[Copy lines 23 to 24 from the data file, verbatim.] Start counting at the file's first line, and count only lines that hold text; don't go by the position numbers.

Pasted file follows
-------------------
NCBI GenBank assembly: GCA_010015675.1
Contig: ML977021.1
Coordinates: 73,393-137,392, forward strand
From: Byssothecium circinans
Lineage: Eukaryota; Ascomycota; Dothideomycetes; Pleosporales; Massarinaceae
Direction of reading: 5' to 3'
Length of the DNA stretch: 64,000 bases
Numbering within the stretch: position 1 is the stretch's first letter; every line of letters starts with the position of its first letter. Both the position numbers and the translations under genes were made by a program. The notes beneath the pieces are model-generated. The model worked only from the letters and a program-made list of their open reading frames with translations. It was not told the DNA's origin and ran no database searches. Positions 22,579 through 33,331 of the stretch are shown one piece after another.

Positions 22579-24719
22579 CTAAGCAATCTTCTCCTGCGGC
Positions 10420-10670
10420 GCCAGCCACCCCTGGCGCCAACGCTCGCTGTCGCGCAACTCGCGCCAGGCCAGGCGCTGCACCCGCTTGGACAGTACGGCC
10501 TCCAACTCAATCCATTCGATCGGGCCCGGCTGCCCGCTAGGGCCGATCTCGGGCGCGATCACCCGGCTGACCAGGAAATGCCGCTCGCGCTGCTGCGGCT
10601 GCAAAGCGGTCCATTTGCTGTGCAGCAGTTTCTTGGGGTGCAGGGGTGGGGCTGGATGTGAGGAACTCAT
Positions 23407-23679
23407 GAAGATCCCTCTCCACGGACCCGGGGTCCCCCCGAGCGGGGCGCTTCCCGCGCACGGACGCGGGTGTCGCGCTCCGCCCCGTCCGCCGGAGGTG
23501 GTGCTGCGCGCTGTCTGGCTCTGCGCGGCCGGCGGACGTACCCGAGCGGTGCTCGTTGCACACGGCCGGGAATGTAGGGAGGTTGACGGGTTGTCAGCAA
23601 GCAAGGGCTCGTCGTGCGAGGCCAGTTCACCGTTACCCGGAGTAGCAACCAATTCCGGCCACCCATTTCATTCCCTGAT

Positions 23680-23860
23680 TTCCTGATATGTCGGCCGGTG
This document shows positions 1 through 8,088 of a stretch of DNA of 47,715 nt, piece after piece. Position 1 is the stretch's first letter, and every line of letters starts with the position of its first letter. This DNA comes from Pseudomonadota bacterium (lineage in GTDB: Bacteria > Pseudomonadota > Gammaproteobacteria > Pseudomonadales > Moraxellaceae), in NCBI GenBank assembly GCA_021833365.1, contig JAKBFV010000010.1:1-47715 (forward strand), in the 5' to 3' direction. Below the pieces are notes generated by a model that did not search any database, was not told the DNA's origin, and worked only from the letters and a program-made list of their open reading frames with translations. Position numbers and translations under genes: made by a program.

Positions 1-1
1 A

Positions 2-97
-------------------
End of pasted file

1 A

Positions 2-97